Quebecers and crime - once more, with feeling - Macleans.ca

Quebecers and crime – once more, with feeling

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I guess the gauntlet was dropped while I was on vacation…. (I’ll have more on my hunt for Brian Mulroney-related mementos in Baie-Comeau later.)

Of course, Colleague Wells scores his fair share of points in his post. However, there are at least three assumptions there that make me cock my eyebrow in his general direction:

(1) That the modest spike the Conservatives are enjoying can somehow be traced back to a focus on crime, if not its attacks against the Bloc on crime-related issues;

Let’s take a look at where the poll numbers in Quebec have been over the course of the last couple of years:

(These are CROP numbers—partly because they tend to do some of the largest surveys in Quebec, but mostly because they publish the results of past surveys along with their new ones.)

June 2009: LPC 35%, BQ 31%, CPC 13%, NDP 17%

March 2009: LPC 30%, BQ 35%, CPC 18%, NDP 13%

January 2009: LPC 31%, BQ 34%, CPC 16%, NDP 15%

October 14 election: LPC 24%, BQ 38%, CPC 22%, NDP 12%

August 2008: LPC 20%, BQ 30%, CPC 31%, NDP 14%

March 2008: LPC 20%, BQ 30%, CPC 29%, NDP 15%

January 2008: LPC 20%, BQ 36%, CPC 27%, NDP 13%

October 2007: LPC 17%, BQ 31%, CPC 31%, NDP 14%

August 2007: LPC 21%, BQ 35%, CPC 26%, NDP 13%

February 2007: LPC 26%, BQ 36%, CPC 22%, NDP 10%

December 2006: LPC 20%, BQ 42%, CPC 21%, NDP 10%

Notice the pattern? Neither did I. At least, not one that would indicate that a 4.6% jump in the middle of an uneventful summer means a party is somehow doing something better than the others.

Besides, it’s easy to find polling data that shows Quebecers were in fact miffed at the Tories’ for their tough-on-crime agenda in the last election. In late September 2008, before they’d made their campaign pledge to stiffen sentences for youths, the Conservatives were at 34% in Quebec, two points ahead of the Bloc. Two weeks after they made the announcement, they’d tumbled to 23% support. By then, Quebecers were telling pollsters even Stéphane Dion had run a better campaign than Stephen Harper.

(2) That Quebecers’ tough-on-crime leanings necessarily translate into support for mandatory minimum sentences;

An Angus-Reid poll from June 2009 showed a majority of Quebecers (53%) support mandatory minimums, but it was the lowest figure in country. Compared to Alberta (84%) and Manitoba/Saskatchewan (80%), Quebecers appear markedly less inclined than many others to endorse the idea. Moreover, the 53% figure is a ways off from L’actualité‘s 2005 poll that showed 83% of Quebecers want to see criminal penalties stiffened, meaning there’s a good chuck of people that either doesn’t equate mandatory minimums with stiffer sentences or doesn’t believe they’re the proper way to achieve them.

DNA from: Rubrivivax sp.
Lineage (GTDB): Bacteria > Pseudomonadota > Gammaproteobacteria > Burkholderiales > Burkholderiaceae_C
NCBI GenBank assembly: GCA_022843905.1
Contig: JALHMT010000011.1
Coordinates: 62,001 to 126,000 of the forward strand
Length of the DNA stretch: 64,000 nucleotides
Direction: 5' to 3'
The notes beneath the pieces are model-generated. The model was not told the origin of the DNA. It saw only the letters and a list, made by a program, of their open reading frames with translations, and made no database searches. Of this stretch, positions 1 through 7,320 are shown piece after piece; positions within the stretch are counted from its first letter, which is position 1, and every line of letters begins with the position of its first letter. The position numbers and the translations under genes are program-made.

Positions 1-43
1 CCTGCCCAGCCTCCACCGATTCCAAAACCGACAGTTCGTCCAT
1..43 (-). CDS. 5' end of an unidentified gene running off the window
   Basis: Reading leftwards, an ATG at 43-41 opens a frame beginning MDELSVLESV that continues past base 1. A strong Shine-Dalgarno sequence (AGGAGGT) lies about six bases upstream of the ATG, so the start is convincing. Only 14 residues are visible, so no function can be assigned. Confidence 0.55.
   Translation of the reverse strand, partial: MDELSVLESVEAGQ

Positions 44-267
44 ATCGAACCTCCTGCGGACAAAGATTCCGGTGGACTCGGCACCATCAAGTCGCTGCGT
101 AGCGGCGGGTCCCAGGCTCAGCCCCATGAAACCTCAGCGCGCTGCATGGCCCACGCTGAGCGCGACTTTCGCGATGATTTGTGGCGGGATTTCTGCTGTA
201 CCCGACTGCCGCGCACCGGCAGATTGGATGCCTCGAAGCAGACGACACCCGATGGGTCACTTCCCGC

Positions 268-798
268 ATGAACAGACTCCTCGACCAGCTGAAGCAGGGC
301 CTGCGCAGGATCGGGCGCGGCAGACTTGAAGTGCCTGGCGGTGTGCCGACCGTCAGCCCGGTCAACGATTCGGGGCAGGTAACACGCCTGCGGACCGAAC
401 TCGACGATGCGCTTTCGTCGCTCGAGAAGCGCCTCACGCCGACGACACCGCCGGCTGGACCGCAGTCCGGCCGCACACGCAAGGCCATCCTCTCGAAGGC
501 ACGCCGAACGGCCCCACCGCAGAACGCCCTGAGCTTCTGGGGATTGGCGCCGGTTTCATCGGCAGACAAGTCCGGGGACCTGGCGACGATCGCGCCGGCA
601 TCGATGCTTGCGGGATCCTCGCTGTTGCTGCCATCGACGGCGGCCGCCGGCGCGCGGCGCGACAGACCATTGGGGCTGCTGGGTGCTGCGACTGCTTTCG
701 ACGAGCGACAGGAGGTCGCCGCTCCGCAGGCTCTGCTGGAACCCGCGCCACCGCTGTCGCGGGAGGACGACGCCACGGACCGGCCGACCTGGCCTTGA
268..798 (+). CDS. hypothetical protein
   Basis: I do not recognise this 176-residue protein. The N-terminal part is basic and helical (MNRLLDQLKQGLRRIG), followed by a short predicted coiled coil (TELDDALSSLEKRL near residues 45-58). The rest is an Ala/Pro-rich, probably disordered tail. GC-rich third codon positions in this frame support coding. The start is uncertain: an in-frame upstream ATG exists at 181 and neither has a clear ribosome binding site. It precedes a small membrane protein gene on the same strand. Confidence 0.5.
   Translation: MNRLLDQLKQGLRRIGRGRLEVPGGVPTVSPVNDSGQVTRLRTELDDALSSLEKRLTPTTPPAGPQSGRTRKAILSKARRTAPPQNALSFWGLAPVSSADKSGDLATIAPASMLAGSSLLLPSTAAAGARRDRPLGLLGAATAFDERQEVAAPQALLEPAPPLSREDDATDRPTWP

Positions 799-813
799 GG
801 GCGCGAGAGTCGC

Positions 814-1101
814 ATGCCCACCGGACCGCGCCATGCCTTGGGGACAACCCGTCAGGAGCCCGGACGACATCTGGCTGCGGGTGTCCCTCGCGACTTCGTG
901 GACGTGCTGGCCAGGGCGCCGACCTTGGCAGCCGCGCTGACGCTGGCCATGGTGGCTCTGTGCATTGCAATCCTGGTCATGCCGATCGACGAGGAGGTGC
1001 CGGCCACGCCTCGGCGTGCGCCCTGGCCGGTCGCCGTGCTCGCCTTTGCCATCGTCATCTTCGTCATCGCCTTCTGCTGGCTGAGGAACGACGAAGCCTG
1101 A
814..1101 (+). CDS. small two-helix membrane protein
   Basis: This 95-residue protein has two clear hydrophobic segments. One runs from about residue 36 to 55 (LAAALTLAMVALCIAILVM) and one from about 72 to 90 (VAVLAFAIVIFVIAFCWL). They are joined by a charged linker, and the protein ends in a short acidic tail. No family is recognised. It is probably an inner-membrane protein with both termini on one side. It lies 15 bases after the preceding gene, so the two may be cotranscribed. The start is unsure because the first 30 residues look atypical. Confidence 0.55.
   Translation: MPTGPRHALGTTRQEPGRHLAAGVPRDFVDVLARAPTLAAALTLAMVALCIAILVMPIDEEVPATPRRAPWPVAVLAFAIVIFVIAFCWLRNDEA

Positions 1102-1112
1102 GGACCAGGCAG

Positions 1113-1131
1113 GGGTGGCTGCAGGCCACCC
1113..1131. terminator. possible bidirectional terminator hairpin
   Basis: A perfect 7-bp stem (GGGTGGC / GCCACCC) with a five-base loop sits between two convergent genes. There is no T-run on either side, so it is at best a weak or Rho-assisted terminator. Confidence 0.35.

and (3) That Quebecers who believe criminals should get stiffer sentences are looking to the federal government to do something about it.

This is where I think the “chasm” I mentioned in my earlier post exists, especially when it come to youth crime. Quebec has been tooting its horn for many, many years over its approach to youth crime. In 2007, it had the lowest youth crime rate in the country, one-sixth that of the national leader, the Northwest Territories. The province’s softer touch when it comes to delinquent youths dates back to at least the 1950s and the Boscoville rehab centre for youth. Whether or not Quebecers actually support that softer touch is one thing, but I think it’s fair to say it’s become ingrained.

The other problem with this idea is one Paul acknowledges: “Quebecers are more likely than in any other region to perceive crime levels as decreasing over the past decade (30.1% in Quebec vs. a 26.1% national average) and less likely (38.8% vs. 47.7%) to believe crime is increasing.” They might theoretically support stiffer sentences, but it’s just not clear it’s much of a voting issue. A Léger Marketing poll at the start of the last campaign put public safety dead last (3%) in terms of election priorities, behind both gas prices and poverty.

All that said, I can’t really argue with Paul’s argument that Quebecers aren’t inherently softer on crime than other Canadians. He makes a compelling case that it’s an overstated pseudo-fact and that I’m guilty of having overstated it. I think he’s right on both counts.

But I still don’t think Harper and co. will get anywhere in Quebec by attacking the Bloc on crime issues.

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